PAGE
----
27:53
Example III
30:14
Part A: Calculate ∆S if 1 Mol of Aluminum is taken from 25°C to 255°C
31:14
Part B: If S°₂₉₈ = 28.4 J/mol-K, Calculate S° for Aluminum at 498 K
33:23
Example IV: Calculate Entropy Change of Vaporization for CCl₄
34:19
Example V
35:41
Part A: Calculate ∆S of Transformation
37:36
Part B: Calculate ∆S of Transformation
39:10
Entropy Example Problems II

56m 44s

Intro
0:00
Example I
0:09
Example I: Calculate ∆U
1:28
Example I: Calculate Q
3:29
Example I: Calculate Cp
4:54
Example I: Calculate ∆S
6:14
Example II
7:13
Example II: Calculate W
8:14
Example II: Calculate ∆U
8:56
Example II: Calculate Q
10:18
Example II: Calculate ∆H
11:00
Example II: Calculate ∆S
12:36
Example III
18:47
Example III: Calculate ∆H
19:38
Example III: Calculate Q
21:14
Example III: Calculate ∆U
21:44
Example III: Calculate W
23:59
Example III: Calculate ∆S
24:55
Example IV
27:57
Example IV: Diagram
29:32
Example IV: Calculate W
32:27
Example IV: Calculate ∆U
36:36
Example IV: Calculate Q
38:32
Example IV: Calculate ∆H
39:00
Example IV: Calculate ∆S
40:27
Example IV: Summary
43:41
Example V
48:25
Example V: Diagram
49:05
Example V: Calculate W
50:58
Example V: Calculate ∆U
53:29
Example V: Calculate Q
53:44
Example V: Calculate ∆H
54:34
Example V: Calculate ∆S
55:01
Entropy Example Problems III

57m 6s

Intro
0:00
Example I: Isothermal Expansion
0:09
Example I: Calculate W
1:19
Example I: Calculate ∆U
1:48
Example I: Calculate Q
2:06
Example I: Calculate ∆H
2:26
Example I: Calculate ∆S
3:02
Example II: Adiabatic and Reversible Expansion
6:10
Example II: Calculate Q
6:48
Example II: Basic Equation for the Reversible Adiabatic Expansion of an Ideal Gas
8:12
Example II: Finding Volume
12:40
Example II: Finding Temperature
17:58
Example II: Calculate ∆U
19:53
Example II: Calculate W
20:59
Example II: Calculate ∆H
21:42
Example II: Calculate ∆S
23:42
Example III: Calculate the Entropy of Water Vapor
25:20
Example IV: Calculate the Molar ∆S for the Transformation
34:32
Example V
44:19
Part A: Calculate the Standard Entropy of Liquid Lead at 525°C
46:17
Part B: Calculate ∆H for the Transformation of Solid Lead from 25°C to Liquid Lead at 525°C
52:23
Section 6: Entropy and Probability
Entropy & Probability I

54m 35s

Intro
0:00
Entropy & Probability
0:11
Structural Model
3:05
Recall the Fundamental Equation of Thermodynamics
9:11
Two Independent Ways of Affecting the Entropy of a System
10:05
Boltzmann Definition
12:10
Omega
16:24
Definition of Omega
16:25
Energy Distribution
19:43
The Energy Distribution
19:44
In How Many Ways can N Particles be Distributed According to the Energy Distribution
23:05
Example I: In How Many Ways can the Following Distribution be Achieved
32:51
Example II: In How Many Ways can the Following Distribution be Achieved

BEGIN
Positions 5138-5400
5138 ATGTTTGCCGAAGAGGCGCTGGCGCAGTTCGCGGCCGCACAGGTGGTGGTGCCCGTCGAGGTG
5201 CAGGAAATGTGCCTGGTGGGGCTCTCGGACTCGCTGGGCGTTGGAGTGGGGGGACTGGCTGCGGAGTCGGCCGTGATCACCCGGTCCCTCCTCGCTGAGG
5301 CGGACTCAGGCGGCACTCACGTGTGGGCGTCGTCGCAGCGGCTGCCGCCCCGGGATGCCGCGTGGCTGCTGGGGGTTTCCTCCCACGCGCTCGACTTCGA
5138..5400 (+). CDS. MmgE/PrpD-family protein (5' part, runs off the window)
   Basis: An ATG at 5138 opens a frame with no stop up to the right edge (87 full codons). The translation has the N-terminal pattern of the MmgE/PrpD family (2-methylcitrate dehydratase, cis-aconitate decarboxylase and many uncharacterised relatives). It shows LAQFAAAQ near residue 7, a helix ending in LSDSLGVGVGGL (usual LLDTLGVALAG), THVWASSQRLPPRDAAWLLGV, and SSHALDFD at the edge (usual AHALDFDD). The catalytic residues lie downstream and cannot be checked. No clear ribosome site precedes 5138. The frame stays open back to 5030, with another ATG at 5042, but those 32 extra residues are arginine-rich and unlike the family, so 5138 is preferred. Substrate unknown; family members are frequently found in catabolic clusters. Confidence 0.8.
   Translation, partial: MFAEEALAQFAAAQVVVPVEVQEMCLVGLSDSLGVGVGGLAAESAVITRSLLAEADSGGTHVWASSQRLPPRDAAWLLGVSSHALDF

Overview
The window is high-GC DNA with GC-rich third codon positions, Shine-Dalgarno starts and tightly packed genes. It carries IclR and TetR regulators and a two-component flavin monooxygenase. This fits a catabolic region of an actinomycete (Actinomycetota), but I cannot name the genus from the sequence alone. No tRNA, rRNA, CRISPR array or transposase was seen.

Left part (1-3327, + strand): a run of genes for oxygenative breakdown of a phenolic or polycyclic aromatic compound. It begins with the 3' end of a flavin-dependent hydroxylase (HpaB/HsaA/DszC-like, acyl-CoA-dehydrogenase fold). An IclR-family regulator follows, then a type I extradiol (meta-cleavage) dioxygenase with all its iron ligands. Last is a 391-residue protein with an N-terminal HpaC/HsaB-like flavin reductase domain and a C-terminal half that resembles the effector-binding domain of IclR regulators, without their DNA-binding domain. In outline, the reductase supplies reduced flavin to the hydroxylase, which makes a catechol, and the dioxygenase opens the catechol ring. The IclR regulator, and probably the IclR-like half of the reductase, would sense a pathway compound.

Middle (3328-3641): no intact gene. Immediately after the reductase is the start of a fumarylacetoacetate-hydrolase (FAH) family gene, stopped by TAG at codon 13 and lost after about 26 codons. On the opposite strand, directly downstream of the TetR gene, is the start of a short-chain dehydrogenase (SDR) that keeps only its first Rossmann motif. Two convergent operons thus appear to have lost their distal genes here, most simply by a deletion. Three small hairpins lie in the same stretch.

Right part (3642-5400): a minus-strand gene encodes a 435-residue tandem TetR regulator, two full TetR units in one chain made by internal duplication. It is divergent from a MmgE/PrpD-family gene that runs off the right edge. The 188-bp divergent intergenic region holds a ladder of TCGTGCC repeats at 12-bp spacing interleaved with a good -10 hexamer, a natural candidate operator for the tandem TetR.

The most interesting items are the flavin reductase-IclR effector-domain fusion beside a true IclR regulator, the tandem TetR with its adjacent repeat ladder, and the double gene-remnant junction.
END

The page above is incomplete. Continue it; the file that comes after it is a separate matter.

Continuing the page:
33:51
Example III: In How Many Ways can the Following Distribution be Achieved
34:45
Example IV: In How Many Ways can the Following Distribution be Achieved
38:50
Entropy & Probability, cont.
40:57
More on Distribution
40:58
Example I Summary
41:43
Example II Summary
42:12
Distribution that Maximizes Omega
42:26
If Omega is Large, then S is Large
44:22
Two Constraints for a System to Achieve the Highest Entropy Possible
47:07
What Happened When the Energy of a System is Increased?
49:00
Entropy & Probability II

35m 5s

Intro
0:00
Volume Distribution
0:08
Distributing 2 Balls in 3 Spaces
1:43
Distributing 2 Balls in 4 Spaces
3:44
Distributing 3 Balls in 10 Spaces
5:30
Number of Ways to Distribute P Particles over N Spaces
6:05
When N is Much Larger than the Number of Particles P
7:56
Energy Distribution
25:04
Volume Distribution
25:58
Entropy, Total Entropy, & Total Omega Equations
27:34
Entropy, Total Entropy, & Total Omega Equations
27:35
Section 7: Spontaneity, Equilibrium, and the Fundamental Equations
Spontaneity & Equilibrium I

28m 42s

Intro
0:00
Reversible & Irreversible
0:24
Reversible vs. Irreversible
0:58
Defining Equation for Equilibrium
2:11
Defining Equation for Irreversibility (Spontaneity)
3:11
TdS ≥ dQ
5:15
Transformation in an Isolated System
11:22
Transformation in an Isolated System
11:29
Transformation at Constant Temperature
14:50
Transformation at Constant Temperature
14:51
Helmholtz Free Energy
17:26
Define: A = U - TS
17:27
Spontaneous Isothermal Process & Helmholtz Energy
20:20
Pressure-volume Work
22:02
Spontaneity & Equilibrium II

34m 38s

Intro
0:00
Transformation under Constant Temperature & Pressure
0:08
Transformation under Constant Temperature & Pressure
0:36
Define: G = U + PV - TS
3:32
Gibbs Energy
5:14
What Does This Say?
6:44
Spontaneous Process & a Decrease in G
14:12
Computing ∆G
18:54
Summary of Conditions
21:32
Constraint & Condition for Spontaneity
21:36
Constraint & Condition for Equilibrium
24:54
A Few Words About the Word Spontaneous
26:24
Spontaneous Does Not Mean Fast